Quote of the Day
Francis Ford Coppola did this early on. You tape a movie, like a radio show, and you have the narrator read all the stage directions. And then you go back like a few days later and then you listen to the movie. And it sort of plays in your mind like a film, like a first rough cut of a movie.
You could tell 'The Handmaid's Tale' from a male point of view. People have mistakenly felt that the women are oppressed, but power tends to organise itself in a pyramid. I could pick a male narrator from somewhere in that pyramid. It would interesting.
If you feel that there's the author and then the character, then the book is not working. People have a habit of identifying the author with the narrator, and you can't, obviously, be all of the narrators in all of your books, or else you'd be a very strange person indeed.
I'm never a reliable narrator, unbiased or objective.
It is vital that there is a narrator figure whom people believe. That's why I never do commercials. If I started saying that margarine was the same as motherhood, people would think I was a liar.
Using a first-person narrator is simply a matter of hearing the voice inside yourself.
James Lee Burke
Hitchcock makes it very clear to us. There's an objective and a subjective camera, like there's a third- and a first-person narrator in literature.
My first job after my retirement from baseball was as a narrator for the Eastman Philharmonica.
If somebody from the past doesn't rise up from the grave and start talking to me, I haven't got a book. I have to hear that voice, the voice of the narrator. How she sounds will tell me who she is, and who she is will tell me how she will act - and that starts the plot in motion.
By definition, memoir demands a certain degree of introspection and self-disclosure: In order to fully engage a reader, the narrator has to make herself known, has to allow her own self-awareness to inform the events she describes.
I am interested in levels of brain discourse. How articulate are the voices in your head? You know, there's a different voice for the phone, and a different voice if you're talking in bed. When you're starting off with a narrator, it's interesting to think, where is their voice coming from, what part of their brain?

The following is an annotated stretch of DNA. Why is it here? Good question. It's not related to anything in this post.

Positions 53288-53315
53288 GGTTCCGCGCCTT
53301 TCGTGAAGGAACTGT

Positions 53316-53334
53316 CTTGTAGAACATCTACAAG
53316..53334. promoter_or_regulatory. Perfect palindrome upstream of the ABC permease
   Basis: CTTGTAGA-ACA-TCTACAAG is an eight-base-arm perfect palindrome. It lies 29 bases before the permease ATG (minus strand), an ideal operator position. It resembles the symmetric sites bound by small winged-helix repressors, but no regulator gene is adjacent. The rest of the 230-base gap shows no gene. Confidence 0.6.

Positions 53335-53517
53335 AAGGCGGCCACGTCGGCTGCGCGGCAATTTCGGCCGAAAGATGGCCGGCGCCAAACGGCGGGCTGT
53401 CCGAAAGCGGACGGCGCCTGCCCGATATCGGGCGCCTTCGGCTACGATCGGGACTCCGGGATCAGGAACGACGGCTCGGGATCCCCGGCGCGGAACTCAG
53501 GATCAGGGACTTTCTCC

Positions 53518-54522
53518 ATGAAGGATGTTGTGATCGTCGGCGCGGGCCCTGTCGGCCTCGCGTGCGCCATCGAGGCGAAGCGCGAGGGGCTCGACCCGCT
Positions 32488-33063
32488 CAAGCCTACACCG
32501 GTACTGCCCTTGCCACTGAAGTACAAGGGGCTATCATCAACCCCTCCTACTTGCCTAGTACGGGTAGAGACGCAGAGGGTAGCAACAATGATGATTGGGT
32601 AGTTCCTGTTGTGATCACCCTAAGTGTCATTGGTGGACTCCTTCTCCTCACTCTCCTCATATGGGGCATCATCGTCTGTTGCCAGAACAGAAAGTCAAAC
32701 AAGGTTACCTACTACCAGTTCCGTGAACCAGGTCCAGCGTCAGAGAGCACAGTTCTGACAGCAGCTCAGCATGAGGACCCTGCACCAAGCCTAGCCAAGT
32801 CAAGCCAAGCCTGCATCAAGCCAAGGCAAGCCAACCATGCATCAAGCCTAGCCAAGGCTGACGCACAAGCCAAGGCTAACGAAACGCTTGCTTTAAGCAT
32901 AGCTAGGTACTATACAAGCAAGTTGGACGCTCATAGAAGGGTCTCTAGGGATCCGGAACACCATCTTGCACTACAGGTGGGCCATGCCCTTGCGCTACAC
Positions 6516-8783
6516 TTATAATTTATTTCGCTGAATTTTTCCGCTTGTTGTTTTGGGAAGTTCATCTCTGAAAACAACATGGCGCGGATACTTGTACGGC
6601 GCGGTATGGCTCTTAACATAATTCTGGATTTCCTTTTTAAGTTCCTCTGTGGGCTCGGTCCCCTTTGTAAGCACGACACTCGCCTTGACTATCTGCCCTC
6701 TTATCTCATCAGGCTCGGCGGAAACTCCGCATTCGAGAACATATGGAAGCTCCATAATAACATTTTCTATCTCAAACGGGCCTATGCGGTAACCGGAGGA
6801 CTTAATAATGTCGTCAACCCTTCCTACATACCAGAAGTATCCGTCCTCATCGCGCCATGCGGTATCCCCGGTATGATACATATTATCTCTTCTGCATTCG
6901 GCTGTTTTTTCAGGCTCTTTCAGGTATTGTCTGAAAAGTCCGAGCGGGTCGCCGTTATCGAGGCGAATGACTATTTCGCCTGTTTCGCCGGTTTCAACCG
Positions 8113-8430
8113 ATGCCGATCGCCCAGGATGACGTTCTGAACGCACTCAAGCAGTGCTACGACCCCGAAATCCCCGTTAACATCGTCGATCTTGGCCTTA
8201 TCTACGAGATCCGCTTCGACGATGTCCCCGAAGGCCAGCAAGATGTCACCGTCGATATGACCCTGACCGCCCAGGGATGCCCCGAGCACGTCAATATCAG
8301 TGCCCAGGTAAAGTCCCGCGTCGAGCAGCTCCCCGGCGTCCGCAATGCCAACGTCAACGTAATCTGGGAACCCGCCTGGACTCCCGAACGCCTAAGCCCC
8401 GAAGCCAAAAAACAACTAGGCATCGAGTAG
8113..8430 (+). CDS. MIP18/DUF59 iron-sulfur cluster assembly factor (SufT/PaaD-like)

I didn't know how to kill off a character unless I was able, as a narrator, to get really complicated. Because it was a big deal. I'd never killed a character before.
Quite often my narrator or protagonist may be a man, but I'm not sure he's the more interesting character, or if the more complex character isn't the woman.
The third person narrator, instead of being omniscient, is like a constantly running surveillance tape.
One of the strategies for doing first-person is to make the narrator very knowing, so that the reader is with somebody who has a take on everything they observe.
When the reader and one narrator know something the other narrator does not, the opportunities for suspense and plot development and the shifting of reader sympathies get really interesting.
I go straight from thinking about my narrator to being him.
S. E. Hinton
I was not aware of how much I loved 'Canoa' until I saw it after doing 'Y Tu Mama Tambien' and realized that my voice - over about the story's historical context - that narrator - came from 'Canoa'.
The universal narrator knows all and can enter a character's head any time he chooses.
When I was writing 'You Suck,' in 2006, I constructed the diction of the book's narrator, perky Goth girl Abby Normal, from what I read on Goth blog sites.
Using a dog as a narrator has limitations and it has advantages. The limitations are that a dog cannot speak. A dog has no thumbs. A dog can't communicate his thoughts except with gestures.
In a thriller, the camera's an active narrator, or can be.
A poet or prose narrator usually looks back on what he has achieved against a backdrop of the years that have passed, generally finding that some of these achievements are acceptable, while others are less so.
Share with your Friends
Everyone likes a good quote - don't forget to share.
C. S. Lewis
John F. Kennedy
Martin Luther King, Jr.
Get Social with BrainyQuote
Quote of the Day
BQ on Facebook
BQ on Twitter
BQ on Pinterest
BQ on Google+
Art Quote Feed
Funny Quote Feed
Love Quote Feed
Nature Quote Feed